On 17 July, some 200 people living with HIV, human rights activists and representatives of key populations gathered for a one-day meeting on challenging HIV criminalization under the title "Beyond blame: challenging HIV criminalization." The event, a preconference meeting before the 21st International AIDS Conference, being held in Durban, South Africa, was organized by HIV Justice Worldwide, an international partnership of organizations, including the AIDS and Rights Alliance for Southern Africa, the Canadian HIV/AIDS Legal Network, the Global Network of People Living with HIV, the HIV Justice Network, the International Community of Women Living with HIV, the Positive Women's Network USA and the Sero Project.
The event was an opportunity for people working to end unjust HIV criminalization in all regions of the world to share recent developments, successful approaches and challenges. It also mobilized participants on the urgency to address unjust HIV criminalization as a violation of human rights and serious barrier to efforts to scale up HIV prevention, treatment and care services.
The meeting heard individuals who have face HIV criminalization recount the far-reaching personal, social and legal impacts of unjust prosecution on their lives and that of their families. Lawyers and civil society activists who have led successful efforts against HIV criminalization, including in Australia, Canada, Kenya, Sweden and the United States of America, shared their experiences and approaches. HIV scientists and clinicians were called upon to become more involved in efforts to ensure that the application of the criminal law is consistent with best available evidence relating to risk, harm and proof in the context of HIV. Similarly, members of parliament and the judiciary were highlighted as key stakeholders whose understanding and engagement is central to efforts to end unjust HIV criminalization.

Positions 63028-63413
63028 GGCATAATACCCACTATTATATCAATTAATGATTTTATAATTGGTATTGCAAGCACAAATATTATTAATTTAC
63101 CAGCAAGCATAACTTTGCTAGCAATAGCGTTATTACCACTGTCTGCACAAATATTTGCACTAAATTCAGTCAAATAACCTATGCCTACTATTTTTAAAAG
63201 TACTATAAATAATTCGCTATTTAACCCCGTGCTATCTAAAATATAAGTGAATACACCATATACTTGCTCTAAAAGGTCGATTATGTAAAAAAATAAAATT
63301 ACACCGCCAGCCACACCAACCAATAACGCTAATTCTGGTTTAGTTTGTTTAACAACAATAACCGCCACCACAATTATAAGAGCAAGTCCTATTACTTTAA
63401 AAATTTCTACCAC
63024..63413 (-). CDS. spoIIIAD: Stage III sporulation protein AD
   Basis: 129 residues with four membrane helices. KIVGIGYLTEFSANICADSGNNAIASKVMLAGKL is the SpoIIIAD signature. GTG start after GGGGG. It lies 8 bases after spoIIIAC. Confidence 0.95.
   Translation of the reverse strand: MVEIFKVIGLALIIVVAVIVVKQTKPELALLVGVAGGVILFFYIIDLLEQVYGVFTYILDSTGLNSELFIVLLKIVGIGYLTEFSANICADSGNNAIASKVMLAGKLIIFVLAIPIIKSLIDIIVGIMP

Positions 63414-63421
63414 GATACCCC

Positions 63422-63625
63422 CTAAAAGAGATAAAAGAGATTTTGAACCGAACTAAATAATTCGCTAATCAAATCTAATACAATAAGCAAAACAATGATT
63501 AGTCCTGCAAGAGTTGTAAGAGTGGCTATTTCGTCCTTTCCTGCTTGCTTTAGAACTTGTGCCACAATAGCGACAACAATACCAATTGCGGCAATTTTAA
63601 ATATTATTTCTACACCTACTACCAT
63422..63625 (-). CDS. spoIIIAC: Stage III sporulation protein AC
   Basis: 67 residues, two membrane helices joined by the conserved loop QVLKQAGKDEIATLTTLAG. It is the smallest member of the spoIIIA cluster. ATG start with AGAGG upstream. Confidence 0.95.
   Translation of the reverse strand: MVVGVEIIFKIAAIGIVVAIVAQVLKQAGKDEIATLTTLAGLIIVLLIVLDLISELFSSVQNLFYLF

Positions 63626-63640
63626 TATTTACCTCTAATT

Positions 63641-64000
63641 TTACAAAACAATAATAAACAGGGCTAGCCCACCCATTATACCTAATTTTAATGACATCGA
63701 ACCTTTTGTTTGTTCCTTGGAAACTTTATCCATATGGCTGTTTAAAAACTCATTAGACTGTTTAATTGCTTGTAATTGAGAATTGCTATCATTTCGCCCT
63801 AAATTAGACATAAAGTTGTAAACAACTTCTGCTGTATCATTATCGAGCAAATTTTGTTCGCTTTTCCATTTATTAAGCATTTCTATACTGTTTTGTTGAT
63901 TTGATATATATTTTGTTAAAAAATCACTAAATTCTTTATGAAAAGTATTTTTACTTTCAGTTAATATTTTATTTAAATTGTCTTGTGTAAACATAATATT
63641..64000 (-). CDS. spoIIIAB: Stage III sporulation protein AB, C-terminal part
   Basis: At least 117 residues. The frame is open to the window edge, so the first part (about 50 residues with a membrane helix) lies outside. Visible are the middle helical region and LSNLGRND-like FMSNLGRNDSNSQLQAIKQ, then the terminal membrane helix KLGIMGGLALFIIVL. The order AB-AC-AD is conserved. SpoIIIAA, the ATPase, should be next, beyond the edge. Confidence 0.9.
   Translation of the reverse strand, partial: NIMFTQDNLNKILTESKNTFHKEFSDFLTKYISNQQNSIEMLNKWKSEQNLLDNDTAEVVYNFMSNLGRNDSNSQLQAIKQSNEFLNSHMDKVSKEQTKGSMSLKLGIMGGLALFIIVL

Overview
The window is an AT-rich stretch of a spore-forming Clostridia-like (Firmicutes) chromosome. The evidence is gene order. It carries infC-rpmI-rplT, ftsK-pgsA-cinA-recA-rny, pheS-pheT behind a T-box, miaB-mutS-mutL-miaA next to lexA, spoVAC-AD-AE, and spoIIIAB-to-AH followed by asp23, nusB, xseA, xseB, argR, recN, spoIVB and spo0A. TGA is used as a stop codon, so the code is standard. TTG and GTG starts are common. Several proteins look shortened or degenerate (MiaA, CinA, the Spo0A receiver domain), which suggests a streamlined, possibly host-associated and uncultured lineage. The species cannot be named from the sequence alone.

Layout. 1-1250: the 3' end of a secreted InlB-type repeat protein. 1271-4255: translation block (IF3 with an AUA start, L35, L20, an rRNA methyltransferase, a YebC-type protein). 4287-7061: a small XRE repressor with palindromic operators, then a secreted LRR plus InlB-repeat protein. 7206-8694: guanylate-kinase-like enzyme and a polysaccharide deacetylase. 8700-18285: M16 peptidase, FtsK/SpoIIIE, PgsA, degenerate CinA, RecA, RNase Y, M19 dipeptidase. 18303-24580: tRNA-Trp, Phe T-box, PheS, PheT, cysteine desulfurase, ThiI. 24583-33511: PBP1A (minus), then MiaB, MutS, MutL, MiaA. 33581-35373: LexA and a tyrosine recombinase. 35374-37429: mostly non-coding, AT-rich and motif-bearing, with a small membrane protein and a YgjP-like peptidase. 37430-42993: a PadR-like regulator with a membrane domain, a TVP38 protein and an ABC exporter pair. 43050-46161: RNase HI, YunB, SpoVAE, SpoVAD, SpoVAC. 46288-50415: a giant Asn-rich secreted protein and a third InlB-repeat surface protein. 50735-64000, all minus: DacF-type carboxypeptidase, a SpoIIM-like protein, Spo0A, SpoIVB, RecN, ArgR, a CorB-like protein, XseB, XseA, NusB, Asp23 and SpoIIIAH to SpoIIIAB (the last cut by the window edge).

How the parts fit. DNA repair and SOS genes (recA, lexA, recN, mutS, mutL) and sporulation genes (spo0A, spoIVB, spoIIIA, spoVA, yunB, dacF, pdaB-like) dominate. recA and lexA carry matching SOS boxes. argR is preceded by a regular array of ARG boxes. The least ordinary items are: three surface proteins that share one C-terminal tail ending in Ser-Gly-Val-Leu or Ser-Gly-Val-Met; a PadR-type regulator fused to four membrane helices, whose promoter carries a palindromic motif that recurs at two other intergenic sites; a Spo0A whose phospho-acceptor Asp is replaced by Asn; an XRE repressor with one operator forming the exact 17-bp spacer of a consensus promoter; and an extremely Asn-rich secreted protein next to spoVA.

HIV-related prosecutions are becoming increasingly commonplace. The evidence that criminalization as a public health strategy does not work is too plain to contest. It is our responsibility to end it.
-- Patrick Herminie, Speaker of the National Assembly of Seychelles
HIV criminalization is profoundly bad policy. It is based on fear and outdated understanding of HIV risk and harm. Criminalization magnifies stigma and discrimination towards people living with HIV. People living with HIV have been at the forefront of efforts to end unjust criminalization and should be commended for their courage and commitment to justice.
-- Justice Edwin Cameron, Judge of the Constitutional Court of South Africa
My life will not be the same after facing HIV criminalization. My 30 years working as a nurse and dedicated to saving lives have been erased. I have spent almost a year in prison. I have been branded a criminal and a killer even though I have harmed no one.
-- Rosemary Namubiru, Ugandan nurse